When news of this structure reached town the curious townspeople refused to accept the true purpose of the huge castle-like tower and the tunnels. They maintained that the tower, which strongly resembled a fortress, was constructed for an entirely different reason than that of supplying water.
For six long years the people living about the countryside regarded Peter Coutts, his tower, and his tunnels in a mysterious light. Then one day Peter Coutts vanished. His disappearance was as sudden as his arrival and the townspeople, although surprised, were positive now that all of the rumors of the past and all the sinister meanings cast at Peter Coutts, his tower and tunnels were well founded.
One rumor which seemed to be more persistent than the others had Peter Coutts fleeing the country for his very life. Agents of the French government, together with secret police, had searchecd him out and were about to descend upon him for a forced journey under irons to his native France. For, as the story goes, Monsieur Coutts had been in the paymaster department of the French Army at the beginning of the Franco-Prussian War. He suddenly disappeared from France and soon afterward French Army authorities announced a shortage of some $5,000,000 in their funds.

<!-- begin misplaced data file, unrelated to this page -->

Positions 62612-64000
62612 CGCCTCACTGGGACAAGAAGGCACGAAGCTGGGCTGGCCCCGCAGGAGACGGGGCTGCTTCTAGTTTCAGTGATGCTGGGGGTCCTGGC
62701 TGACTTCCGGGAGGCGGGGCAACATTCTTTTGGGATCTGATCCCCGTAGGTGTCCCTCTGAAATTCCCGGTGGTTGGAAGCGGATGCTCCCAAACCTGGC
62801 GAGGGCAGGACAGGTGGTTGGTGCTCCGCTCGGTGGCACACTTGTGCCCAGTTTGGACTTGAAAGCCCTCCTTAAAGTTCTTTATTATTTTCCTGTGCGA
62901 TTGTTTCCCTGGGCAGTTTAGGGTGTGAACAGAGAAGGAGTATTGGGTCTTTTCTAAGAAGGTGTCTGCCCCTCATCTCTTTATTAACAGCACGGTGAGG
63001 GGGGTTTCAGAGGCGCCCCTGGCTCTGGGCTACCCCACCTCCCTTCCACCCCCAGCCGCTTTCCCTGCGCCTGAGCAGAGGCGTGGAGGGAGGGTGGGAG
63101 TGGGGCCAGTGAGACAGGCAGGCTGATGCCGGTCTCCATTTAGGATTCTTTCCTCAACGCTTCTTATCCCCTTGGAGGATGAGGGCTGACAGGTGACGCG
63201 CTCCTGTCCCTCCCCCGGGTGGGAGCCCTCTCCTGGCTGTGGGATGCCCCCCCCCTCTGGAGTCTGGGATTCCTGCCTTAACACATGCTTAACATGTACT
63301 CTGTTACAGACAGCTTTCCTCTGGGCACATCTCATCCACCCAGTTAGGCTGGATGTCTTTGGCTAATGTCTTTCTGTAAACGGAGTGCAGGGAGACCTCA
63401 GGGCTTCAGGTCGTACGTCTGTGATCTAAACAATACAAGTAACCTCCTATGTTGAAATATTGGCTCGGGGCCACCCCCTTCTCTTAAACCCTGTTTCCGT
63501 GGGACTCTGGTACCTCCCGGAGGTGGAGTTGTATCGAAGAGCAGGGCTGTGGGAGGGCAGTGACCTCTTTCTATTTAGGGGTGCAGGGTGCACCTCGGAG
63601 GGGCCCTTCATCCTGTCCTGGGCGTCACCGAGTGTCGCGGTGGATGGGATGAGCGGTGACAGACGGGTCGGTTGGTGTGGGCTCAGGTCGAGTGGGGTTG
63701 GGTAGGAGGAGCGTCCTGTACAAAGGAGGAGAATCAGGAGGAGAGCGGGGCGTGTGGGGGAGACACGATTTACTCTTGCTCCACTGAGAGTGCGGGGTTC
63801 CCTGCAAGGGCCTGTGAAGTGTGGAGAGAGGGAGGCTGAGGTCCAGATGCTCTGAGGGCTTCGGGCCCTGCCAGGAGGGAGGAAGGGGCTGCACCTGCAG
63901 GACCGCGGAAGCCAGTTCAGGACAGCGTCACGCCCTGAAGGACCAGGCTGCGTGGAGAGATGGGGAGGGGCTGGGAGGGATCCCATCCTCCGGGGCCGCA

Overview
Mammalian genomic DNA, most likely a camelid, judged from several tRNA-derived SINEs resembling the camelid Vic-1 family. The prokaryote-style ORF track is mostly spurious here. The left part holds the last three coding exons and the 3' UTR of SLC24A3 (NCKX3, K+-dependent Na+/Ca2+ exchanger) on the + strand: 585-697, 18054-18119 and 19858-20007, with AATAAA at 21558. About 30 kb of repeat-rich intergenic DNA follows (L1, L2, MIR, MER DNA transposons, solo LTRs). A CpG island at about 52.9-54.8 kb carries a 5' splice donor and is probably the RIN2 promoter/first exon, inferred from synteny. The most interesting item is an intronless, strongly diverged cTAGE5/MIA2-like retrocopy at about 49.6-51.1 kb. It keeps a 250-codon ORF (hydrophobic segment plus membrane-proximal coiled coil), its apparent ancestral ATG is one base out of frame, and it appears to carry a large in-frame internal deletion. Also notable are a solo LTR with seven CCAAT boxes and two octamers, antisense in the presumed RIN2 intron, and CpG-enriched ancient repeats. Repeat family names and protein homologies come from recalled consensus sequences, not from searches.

This, according to his neighbors, explained many of the mysteries associated with Monsieur Coutts. They now felt they knew why the brick tower was built at Escondite Cottage. It was a "watch-tower" from which he could scan the coutntryside for possible French pursuers. The tunnels were not designed to carry water but were built to serve as secret "escape-passages" as underground vaults to conceal his ill-gotten wealth. The massive brick tower on Matadero Creek with its high windows was constructed as a fortress where food and ammunition could be stored for a siege, if necessary.